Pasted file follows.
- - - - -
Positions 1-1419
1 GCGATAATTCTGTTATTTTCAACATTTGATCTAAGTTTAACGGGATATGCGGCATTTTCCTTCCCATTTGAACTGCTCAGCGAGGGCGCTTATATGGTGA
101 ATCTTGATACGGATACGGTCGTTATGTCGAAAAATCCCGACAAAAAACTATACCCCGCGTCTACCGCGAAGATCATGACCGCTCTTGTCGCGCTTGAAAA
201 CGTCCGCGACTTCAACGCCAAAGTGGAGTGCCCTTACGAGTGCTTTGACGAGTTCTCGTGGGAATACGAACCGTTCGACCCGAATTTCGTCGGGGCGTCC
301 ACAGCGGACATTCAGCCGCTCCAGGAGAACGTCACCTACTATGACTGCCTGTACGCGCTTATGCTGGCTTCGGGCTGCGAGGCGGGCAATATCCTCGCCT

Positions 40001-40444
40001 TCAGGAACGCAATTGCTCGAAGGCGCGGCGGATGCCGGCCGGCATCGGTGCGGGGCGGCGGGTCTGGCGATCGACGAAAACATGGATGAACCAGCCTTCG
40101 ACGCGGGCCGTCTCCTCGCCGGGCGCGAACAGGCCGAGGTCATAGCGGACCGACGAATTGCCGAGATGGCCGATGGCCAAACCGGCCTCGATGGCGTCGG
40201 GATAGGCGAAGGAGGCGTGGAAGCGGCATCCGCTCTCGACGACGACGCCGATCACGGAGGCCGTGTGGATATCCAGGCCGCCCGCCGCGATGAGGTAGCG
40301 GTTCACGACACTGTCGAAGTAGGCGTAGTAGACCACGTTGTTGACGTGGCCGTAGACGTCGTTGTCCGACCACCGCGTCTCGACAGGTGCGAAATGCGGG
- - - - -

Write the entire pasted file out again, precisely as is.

Positions 1-1419
1 GCGATAATTCTGTTATTTTCAACATTTGATCTAAGTTTAACGGGATATGCGGCATTTTCCTTCCCATTTGAACTGCTCAGCGAGGGCGCTTATATGGTGA
101 ATCTTGATACGGATACGGTCGTTATGTCGAAAAATCCCGACAAAAAACTATACCCCGCGTCTACCGCGAAGATCATGACCGCTCTTGTCGCGCTTGAAAA
201 CGTCCGCGACTTCAACGCCAAAGTGGAGTGCCCTTACGAGTGCTTTGACGAGTTCTCGTGGGAATACGAACCGTTCGACCCGAATTTCGTCGGGGCGTCC
301 ACAGCGGACATTCAGCCGCTCCAGGAGAACGTCACCTACTATGACTGCCTGTACGCGCTTATGCTGGCTTCGGGCTGCGAGGCGGGCAATATCCTCGCCT

Positions 40001-40444
40001 TCAGGAACGCAATTGCTCGAAGGCGCGGCGGATGCCGGCCGGCATCGGTGCGGGGCGGCGGGTCTGGCGATCGACGAAAACATGGATGAACCAGCCTTCG
40101 ACGCGGGCCGTCTCCTCGCCGGGCGCGAACAGGCCGAGGTCATAGCGGACCGACGAATTGCCGAGATGGCCGATGGCCAAACCGGCCTCGATGGCGTCGG
40201 GATAGGCGAAGGAGGCGTGGAAGCGGCATCCGCTCTCGACGACGACGCCGATCACGGAGGCCGTGTGGATATCCAGGCCGCCCGCCGCGATGAGGTAGCG
40301 GTTCACGACACTGTCGAAGTAGGCGTAGTAGACCACGTTGTTGACGTGGCCGTAGACGTCGTTGTCCGACCACCGCGTCTCGACAGGTGCGAAATGCGGG